I meet so many cool moms! This series gives them a chance to share their stories – to inspire others and to sometimes give us all a chuckle.
Parenting is not for cowards and parenting abroad can be next level. If you want to share your story, please get it touch with me. I’d love to feature you.
Have you heard the term “Trailing Spouse”? What do you think of it?
What about the term “TrailBLAZing Spouse”?
Meet Michelle Scully. A trailblazing spouse if ever there was one. Years of tagging along have come to an end of her as she grows her businesses and continues on a journey of learning and reflection. She shares some of this with us here: from admitting to not having wanderlust to understanding the importance of rituals for her children to processing the complex feelings we often have as US-Americans living abroad, her honesty and perspective are refreshing and gave me food for thought. I hope you enjoy it, too.
How did you get to where you are today?
Tell us a little bit about yourself and your family.
My name is Michelle and I am an American living in Brussels, Belgium with my husband of 12 years and our two kids. I have been a “trailing spouse” for almost our entire marriage (long before I even knew that term existed). We have lived in 6 cities in the past 12 years mostly within the US until we moved to Brussels almost 3 years ago. We currently have no plans to move but we have never lived anywhere for longer than 3 years… so we shall see!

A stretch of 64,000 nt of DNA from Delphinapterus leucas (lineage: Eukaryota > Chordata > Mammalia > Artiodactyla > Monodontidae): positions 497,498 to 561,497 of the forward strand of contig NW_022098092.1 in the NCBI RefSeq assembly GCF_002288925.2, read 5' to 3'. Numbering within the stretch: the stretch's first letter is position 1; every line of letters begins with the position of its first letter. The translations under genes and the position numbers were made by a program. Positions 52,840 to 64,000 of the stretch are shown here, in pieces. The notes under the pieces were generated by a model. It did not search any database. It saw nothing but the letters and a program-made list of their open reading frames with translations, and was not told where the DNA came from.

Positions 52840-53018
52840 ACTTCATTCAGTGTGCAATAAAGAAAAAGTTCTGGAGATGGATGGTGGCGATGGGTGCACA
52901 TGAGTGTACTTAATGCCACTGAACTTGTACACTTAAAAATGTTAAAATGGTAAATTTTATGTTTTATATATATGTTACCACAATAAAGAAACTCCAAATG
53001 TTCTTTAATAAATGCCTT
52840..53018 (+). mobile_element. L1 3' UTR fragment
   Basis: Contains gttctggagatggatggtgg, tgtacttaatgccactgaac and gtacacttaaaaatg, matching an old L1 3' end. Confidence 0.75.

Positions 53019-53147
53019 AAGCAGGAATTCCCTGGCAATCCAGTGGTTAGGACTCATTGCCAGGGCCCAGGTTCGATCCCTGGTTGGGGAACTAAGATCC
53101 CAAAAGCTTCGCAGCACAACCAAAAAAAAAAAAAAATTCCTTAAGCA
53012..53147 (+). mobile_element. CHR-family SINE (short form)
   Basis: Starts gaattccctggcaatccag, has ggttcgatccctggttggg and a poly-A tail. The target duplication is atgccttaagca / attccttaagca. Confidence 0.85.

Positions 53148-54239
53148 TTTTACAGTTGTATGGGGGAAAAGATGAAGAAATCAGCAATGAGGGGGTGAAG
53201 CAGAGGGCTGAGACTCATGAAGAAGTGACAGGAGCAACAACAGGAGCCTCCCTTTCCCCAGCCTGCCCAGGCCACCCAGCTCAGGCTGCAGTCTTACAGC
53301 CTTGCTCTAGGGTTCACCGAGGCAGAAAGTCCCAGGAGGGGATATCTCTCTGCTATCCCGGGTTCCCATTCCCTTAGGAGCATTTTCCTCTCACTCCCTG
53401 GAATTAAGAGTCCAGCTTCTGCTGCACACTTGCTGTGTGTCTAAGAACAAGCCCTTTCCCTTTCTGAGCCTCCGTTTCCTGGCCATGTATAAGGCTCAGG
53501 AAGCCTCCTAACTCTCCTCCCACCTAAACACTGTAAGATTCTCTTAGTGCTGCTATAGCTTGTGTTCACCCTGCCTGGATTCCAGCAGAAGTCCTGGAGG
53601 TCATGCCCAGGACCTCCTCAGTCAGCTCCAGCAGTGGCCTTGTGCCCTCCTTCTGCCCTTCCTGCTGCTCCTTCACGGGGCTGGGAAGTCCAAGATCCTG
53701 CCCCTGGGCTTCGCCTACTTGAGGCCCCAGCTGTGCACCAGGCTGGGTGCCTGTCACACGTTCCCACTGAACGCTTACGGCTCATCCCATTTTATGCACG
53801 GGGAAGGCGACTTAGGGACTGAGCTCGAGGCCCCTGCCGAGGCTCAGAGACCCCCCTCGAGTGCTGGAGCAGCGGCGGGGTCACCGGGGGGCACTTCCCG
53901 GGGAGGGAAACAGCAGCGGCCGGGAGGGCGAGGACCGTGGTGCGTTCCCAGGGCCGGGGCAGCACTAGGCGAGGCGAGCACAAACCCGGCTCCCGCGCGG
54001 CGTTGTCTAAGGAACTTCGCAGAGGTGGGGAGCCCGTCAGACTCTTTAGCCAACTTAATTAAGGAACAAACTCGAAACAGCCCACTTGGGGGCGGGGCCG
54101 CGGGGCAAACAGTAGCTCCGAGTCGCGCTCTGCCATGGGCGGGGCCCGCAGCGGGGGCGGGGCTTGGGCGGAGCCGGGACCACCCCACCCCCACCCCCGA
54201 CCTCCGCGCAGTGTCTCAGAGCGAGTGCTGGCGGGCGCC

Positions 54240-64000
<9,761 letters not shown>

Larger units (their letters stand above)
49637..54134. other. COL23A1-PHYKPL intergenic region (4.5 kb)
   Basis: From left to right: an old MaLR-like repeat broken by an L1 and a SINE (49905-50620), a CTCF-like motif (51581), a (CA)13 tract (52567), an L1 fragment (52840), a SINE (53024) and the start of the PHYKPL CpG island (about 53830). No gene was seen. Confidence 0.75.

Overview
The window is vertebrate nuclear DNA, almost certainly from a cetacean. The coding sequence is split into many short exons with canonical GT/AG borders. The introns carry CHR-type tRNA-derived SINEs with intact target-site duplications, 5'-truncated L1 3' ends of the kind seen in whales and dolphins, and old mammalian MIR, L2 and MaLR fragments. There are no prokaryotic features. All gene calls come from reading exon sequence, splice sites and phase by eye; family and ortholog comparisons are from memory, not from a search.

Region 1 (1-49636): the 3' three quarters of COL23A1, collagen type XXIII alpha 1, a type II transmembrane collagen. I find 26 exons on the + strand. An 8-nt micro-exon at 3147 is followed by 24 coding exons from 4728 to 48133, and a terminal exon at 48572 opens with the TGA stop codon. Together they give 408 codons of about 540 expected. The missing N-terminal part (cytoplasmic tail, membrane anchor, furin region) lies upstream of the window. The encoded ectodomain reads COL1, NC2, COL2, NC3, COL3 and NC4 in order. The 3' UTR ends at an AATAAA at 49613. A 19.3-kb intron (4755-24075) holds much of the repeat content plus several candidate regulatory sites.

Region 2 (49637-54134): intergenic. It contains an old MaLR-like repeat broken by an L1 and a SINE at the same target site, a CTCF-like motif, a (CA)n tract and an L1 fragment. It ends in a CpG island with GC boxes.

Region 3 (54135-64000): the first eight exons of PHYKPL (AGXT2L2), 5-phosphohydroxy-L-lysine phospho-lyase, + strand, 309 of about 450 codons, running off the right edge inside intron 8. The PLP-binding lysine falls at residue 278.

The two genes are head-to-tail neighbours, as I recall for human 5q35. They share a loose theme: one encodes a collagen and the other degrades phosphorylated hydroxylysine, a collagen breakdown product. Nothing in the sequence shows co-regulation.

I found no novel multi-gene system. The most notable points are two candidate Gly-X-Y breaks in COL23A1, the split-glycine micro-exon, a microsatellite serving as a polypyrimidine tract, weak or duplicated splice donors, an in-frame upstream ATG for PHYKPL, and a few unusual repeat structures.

I freelance as a brand and web designer and I especially love working with other women who are trying to build businesses for themselves or their families. I have also just started designing products specifically with women who are living the same uprooted lifestyle that I am in mind.
In the 3 years I’ve been living abroad I have had so many instances where I was looking for a gift to give someone – either for a new friend to show them “I get it” or an old friend who is moving away. I just could not find the sort of thing that said what I wanted it to say. So, I decided I wanted to start creating my own products that other women like me might be looking for also.
What is something you recently learned that really surprised you?